Déjà vu is is the phenomenon of having the strong sensation that an event or experience currently being experienced has been experienced in the past, whether it has actually happened or not.
The psychologist Edward B. Titchener in his book 1928 A Textbook of Psychology, explained déjà vu as caused by a person having a brief glimpse of an object or situation, before the brain has completed "constructing" a full conscious perception of the experience. Such a "partial perception" then results in a false sense of familiarity. Scientific approaches reject the explanation of déjà vu as "precognition" or "prophecy", but rather explain it as an anomaly of memory, which creates a distinct impression that an experience is "being recalled". This explanation is supported by the fact that the sense of "recollection" at the time is strong in most cases, but that the circumstances of the "previous" experience (when, where, and how the earlier experience occurred) are uncertain or believed to be impossible.
As time passes, subjects may exhibit a strong recollection of having the "unsettling" experience of déjà vu itself, but little or no recollection of the specifics of the event(s) or circumstance(s) which were the subject of the déjà vu experience itself (the events that were being "remembered"). This may result from an "overlap" between the neurological systems responsible for short-term memory and those responsible for long-term memory, resulting in (memories of) recent events erroneously being perceived as being in the more distant past. One theory is the events are stored into memory before the conscious part of the brain even receives the information and processes it.However, this explanation has been criticized that the brain would not be able to store information without a sensory input first. Another theory suggests the brain may process sensory input (perhaps all sensory input) as a "memory-in-progress", and that therefore during the event itself one believes it to be a past memory. In a survey, Brown had concluded that approximately two-thirds of the population have had déjà vu experiences.
The phenomenon is rather complex, and there are many different theories as to why déjà vu happens. Swiss scholar Arthur Funkhouser suggests that there are several "déjà experiences" and asserts that in order to better study the phenomenon, the nuances between the experiences need to be noted. In the examples mentioned above, Funkhouser would describe the first incidence as déjà visité ("already visited") and the second as déjà vecu ("already experienced or lived through").
As much as 70 percent of the population reports having experienced some form of déjà vu. A higher number of incidents occurs in people 15 to 25 years old than in any other age group.
Déjà vu has been firmly associated with temporal-lobe epilepsy. Reportedly, déjà vu can occur just prior to a temporal-lobe epileptic attack. People suffering an epileptic seizure of this kind can experience déjà vu during the actual seizure activity or in the moments between convulsions.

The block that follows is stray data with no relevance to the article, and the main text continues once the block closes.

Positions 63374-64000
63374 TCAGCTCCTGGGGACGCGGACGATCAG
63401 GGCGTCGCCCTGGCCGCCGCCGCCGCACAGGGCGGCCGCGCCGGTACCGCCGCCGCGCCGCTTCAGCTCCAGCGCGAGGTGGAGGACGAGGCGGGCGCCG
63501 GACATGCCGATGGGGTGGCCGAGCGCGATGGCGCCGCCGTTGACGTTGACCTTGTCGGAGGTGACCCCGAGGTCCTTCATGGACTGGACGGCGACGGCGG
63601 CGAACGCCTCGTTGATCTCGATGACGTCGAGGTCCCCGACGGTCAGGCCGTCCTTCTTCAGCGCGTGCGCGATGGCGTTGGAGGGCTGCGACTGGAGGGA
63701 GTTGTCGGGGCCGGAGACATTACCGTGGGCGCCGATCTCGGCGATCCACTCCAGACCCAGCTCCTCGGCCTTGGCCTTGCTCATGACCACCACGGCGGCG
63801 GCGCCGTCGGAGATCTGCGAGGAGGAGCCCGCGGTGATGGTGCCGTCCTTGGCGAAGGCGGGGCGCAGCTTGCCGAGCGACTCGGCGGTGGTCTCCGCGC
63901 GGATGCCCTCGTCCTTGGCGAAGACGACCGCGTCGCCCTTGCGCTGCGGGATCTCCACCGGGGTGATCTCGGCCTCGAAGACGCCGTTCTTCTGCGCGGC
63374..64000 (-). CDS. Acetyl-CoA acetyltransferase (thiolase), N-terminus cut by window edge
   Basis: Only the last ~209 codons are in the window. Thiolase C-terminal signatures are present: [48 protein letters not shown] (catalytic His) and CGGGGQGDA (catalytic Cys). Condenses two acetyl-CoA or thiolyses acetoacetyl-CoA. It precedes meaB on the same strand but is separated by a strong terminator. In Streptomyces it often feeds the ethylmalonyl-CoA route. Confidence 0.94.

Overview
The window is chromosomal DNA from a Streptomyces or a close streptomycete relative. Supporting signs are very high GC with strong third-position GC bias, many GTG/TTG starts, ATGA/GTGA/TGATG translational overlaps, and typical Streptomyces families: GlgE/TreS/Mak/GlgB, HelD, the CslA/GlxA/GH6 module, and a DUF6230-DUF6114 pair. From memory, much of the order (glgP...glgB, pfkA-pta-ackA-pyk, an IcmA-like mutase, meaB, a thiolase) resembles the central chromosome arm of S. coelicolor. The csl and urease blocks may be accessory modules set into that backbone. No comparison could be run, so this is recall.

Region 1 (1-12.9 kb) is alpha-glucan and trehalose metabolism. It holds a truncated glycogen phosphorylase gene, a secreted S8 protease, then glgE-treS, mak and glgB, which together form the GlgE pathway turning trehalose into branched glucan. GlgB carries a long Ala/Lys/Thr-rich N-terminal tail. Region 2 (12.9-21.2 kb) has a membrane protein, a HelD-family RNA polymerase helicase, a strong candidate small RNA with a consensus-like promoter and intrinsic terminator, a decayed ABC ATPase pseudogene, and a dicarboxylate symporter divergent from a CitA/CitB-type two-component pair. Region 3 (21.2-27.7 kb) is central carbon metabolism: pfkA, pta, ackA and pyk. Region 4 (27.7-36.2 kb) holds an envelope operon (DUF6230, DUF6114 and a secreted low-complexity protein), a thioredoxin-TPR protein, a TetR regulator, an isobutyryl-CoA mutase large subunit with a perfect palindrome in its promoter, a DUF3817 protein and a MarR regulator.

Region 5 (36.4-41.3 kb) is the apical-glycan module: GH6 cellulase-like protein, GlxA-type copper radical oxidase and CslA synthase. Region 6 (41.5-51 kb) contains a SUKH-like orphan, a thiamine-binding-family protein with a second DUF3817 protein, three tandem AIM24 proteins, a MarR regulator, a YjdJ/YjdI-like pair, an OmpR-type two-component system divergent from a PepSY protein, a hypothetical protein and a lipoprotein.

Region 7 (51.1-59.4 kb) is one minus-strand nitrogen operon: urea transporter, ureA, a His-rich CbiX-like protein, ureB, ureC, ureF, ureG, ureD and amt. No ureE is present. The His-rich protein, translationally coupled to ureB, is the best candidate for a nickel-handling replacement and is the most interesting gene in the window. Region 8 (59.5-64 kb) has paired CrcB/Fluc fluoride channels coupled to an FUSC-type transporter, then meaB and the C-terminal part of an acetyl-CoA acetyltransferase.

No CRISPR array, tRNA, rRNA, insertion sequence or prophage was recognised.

Since déjà vu occurs in individuals with and without a medical condition, there is much speculation as to how and why this phenomenon happens. Several psychoanalysts attribute déjà vu to simple fantasy or wish fulfillment, while some psychiatrists ascribe it to a mismatching in the brain that causes the brain to mistake the present for the past. Many parapsychologists believe it is related to a past-life experience. Obviously, there is more investigation to be done.
In Pop Culture
- Déjà vu provides a plot point in The Matrix, a 1999 science fiction-action film written and directed by Larry and Andy Wachowski. The protagonist, Neo, glances at a black cat and comments that he has just experienced déjà vu. Those with a knowledge of 'The Matrix' and its internal workings state that déjà vu means something within the Matrix was altered from its prior state and is referred to as a "glitch".
- The 2006 science fiction film Déjà Vu revolves around a US federal law enforcement officer, played by Denzel Washington, using an instrument called Snowhite to view the past four and a half days of anywhere in the world (limited radius as permissible by the program) in order to solve a murder and a terrorist bomb attack on a ferry that was being boarded by about 500 citizens and military members.
- The X-Files episode "Monday" (Season 6, Episode 14) in which Mulder and Scully repeat the same day again and again explores the complexities of déjà vu. In the episode Mulder uses his experience of déjà vu to influence events.
- The final episode of season 1 of Charmed, called "Déjà Vu All Over Again" sees Phoebe Halliwell reliving the same day over and over again at the hands of a demon named Tempus
- In episode 6 of The Suite Life On Deck Cody keeps repeating the same day over and over again when the ship is struck with lightning when crossing the international dateline
- The latest instalment in the Metal Gear Solid series, Metal Gear Solid V: The Phantom Pain features console exclusive missions called "Deja Vu" and "Jamais Vu" respectively. The Deja Vu Mission features the protagonist Solid Snake from the first Metal Gear Solid game while the Jamais Vu Mission features a cyborg named Raiden from Metal Gear Rising, the previous entry in the Metal Gear continuity.
- Déjà vu is an achievement/trophy in Assassins Creed: Brotherhood.
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